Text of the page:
- Birth rate is a socio-cultural phenomenon. It gets significantly affected by the age of marriage, infertility, social and climatic conditions.
- Awareness , education and the concept of small family is yet to reach the masses.
Question 3 : Why Malthus was proved wrong in the productivity of agriculture? What were the factors that made agriculture more productive?
Answer : According to Malthus, human population growth tendency is higher in comparison to food supply and agricultural output. As a result, the positive checks of higher mortality caused by famine, disease and war were necessary to bring the number of people back in line with the capacity to feed them.
He was criticised by the historical experience of European countries. The pattern of population growth began to change in the latter half of 19th century. Birth rates had declined and outbreaks of epidemic diseases were being controlled.
Malthus was proved wrong because both food production and standards of living continued to rise despite the rapid growth of population. He failed to forecast improved technology.
The availability of natural resources such as land, soil, etc. and other inventions like the use of fertilisers, mechanisms of irrigation and land, etc. allowed farmers and other more efficient ways of growing crops.
Question 4 : What reasons are responsible for maternal deaths in India than any other country in the world? What are the efforts of Ministry?
Answer : The major reasons for the maternal deaths are
- Poverty, illiteracy and backwardness.
- Lack of medical facilities and awareness.
- Ongoing superstitions in society.
The efforts of ministry in controlling maternal deaths are:
- Strengthening efforts in 264 districts that account nearly 70% of infants and maternal deaths.
- Implementation of ‘mother -child tracking system’ which keeps a track of pregnant women.
- Ministry also ran a program for the postnatal care and immunisation for the new born.
- Provision of enough fund per year ($3.5 billion) for improvement in health services and taking care of women’s and children’s health.
Question 5 : Highlight the main features of demographic dividend in India.
Answer : Main features of demographic dividend in India includes:
Working age of people (15 years-64 years) is relatively large with comparison to non-working in the total population.
There are relatively smaller groups of dependents which needs support. The working groups, thus, can easily take care of such people.
There are also small group of young children who cannot work and are supported/dependent.
India is facing a window of opportunity generated by the demographic dividend. It is a source of economic growth and prosperity.
Question 6 : Explain the regional variations of low child sex-ration in India.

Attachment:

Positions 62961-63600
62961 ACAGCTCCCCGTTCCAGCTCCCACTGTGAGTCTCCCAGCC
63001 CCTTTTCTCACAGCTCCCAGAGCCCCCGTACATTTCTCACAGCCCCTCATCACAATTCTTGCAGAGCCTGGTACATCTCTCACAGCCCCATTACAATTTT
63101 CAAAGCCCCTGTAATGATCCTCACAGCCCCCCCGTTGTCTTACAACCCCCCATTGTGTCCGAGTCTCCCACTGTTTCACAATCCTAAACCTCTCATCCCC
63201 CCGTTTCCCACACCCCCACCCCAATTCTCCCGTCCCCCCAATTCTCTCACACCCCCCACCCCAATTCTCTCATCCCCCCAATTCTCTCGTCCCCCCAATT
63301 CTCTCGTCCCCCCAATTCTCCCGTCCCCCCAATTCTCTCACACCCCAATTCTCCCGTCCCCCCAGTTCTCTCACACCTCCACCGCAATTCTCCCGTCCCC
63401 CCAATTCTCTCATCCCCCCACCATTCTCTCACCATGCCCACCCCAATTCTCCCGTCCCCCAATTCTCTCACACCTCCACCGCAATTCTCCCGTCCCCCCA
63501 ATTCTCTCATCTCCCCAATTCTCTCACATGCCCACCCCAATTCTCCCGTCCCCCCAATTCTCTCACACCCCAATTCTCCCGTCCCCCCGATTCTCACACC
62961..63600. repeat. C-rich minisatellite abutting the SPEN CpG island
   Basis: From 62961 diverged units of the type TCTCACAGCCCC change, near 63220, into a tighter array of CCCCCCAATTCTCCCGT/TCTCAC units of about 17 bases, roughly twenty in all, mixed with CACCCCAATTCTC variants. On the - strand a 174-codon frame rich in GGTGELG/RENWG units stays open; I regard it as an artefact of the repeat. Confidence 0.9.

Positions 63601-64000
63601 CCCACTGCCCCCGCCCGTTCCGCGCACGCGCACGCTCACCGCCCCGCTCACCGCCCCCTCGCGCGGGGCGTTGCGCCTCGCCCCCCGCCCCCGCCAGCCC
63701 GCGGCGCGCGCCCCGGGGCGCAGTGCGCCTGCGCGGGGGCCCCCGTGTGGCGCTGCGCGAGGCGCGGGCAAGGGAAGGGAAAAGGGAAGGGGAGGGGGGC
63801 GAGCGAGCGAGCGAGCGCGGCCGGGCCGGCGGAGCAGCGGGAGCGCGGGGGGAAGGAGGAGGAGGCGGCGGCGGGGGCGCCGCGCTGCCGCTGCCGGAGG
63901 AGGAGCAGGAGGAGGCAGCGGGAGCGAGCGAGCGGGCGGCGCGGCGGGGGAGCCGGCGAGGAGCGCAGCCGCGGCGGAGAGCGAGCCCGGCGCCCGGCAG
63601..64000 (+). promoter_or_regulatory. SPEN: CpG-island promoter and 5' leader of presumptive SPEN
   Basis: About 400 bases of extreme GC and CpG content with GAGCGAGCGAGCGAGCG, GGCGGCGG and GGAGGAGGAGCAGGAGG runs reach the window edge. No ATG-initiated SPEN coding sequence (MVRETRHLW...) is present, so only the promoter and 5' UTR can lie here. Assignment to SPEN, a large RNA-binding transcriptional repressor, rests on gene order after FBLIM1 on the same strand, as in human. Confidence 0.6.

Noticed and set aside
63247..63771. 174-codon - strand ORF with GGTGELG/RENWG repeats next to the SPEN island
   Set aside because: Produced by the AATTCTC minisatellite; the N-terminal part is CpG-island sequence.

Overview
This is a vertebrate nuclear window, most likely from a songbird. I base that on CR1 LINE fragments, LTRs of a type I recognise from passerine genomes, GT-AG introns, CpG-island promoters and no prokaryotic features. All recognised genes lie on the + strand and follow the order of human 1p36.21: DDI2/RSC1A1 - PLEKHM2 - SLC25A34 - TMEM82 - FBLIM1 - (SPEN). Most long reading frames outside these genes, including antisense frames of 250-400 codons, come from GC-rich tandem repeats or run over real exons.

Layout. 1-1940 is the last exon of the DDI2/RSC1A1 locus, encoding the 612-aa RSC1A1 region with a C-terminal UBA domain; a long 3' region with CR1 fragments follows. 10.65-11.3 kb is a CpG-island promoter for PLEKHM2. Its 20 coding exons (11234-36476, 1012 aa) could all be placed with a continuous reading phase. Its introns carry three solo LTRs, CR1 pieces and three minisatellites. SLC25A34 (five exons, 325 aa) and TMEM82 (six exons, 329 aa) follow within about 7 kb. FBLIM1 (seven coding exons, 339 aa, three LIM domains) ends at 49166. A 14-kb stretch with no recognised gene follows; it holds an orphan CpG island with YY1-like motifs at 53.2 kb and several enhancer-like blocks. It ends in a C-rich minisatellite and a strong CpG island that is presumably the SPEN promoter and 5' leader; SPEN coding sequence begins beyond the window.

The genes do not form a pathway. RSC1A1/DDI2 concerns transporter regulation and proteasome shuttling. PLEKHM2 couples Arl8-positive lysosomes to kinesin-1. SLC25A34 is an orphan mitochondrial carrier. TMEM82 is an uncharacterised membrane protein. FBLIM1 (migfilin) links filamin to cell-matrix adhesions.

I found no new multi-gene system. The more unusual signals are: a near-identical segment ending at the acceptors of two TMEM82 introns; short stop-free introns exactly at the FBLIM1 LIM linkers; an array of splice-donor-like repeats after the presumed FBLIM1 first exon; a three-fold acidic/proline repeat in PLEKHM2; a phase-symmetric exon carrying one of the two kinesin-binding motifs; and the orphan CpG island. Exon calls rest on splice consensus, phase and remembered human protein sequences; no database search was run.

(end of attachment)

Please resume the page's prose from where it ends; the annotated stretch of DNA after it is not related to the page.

Answer : Regional variations of low sex-ration exist in the most prosperous regions of India. As many as six States and Union Territories of India have lowest child sex ratio. Punjab, Haryana, and Chandigarh are among the richest states in India in terms of per capita income but, they have the lowest child sex ratio.
The problem of selective abortions is not due to poverty, dowry or lack of resources. Economically prosperous families decide to have fewer children and they may choose the sex of their child.
Question 7 : According to demographers and sociologists, what are the reasons for the decline in child sex-ratio in India?
Answer : According demographers and sociologists, the reasons for the decline in child sex ration in India are:
- General preference against girls and preference for boys because of socio-cultural reasons.
- Severe neglect of girl babies in infancy (maternal mortality).
- Gender based abortions (female foeticide).
- Female infanticide in many parts of India.
- Highly advanced medical facilities such as sonography.
Question 8 : The Family Planning Programme suffered during the period of National Emergency. Give reasons.
Answer : The Family Planning Programme suffered a setback during the years of the National Emergency (1975-76). During this time, the government tried to intensify the effort to bring down the growth rate. In order to achieve its aim, the government took the following steps:
- The government introduced a coercive (forced) programme of mass sterilisation.
- Sterilisation refers to medical procedures like vasectomy for men and tubectomy for women to prevent conception and child birth. Vast numbers of mostly poor and powerless people were forcibly sterilised.
- There was massive pressure on lower level government officials (school teachers or office workers) to bring people for sterilisation in the camps.
- Due to this programme widespread popular opposition took place in the country.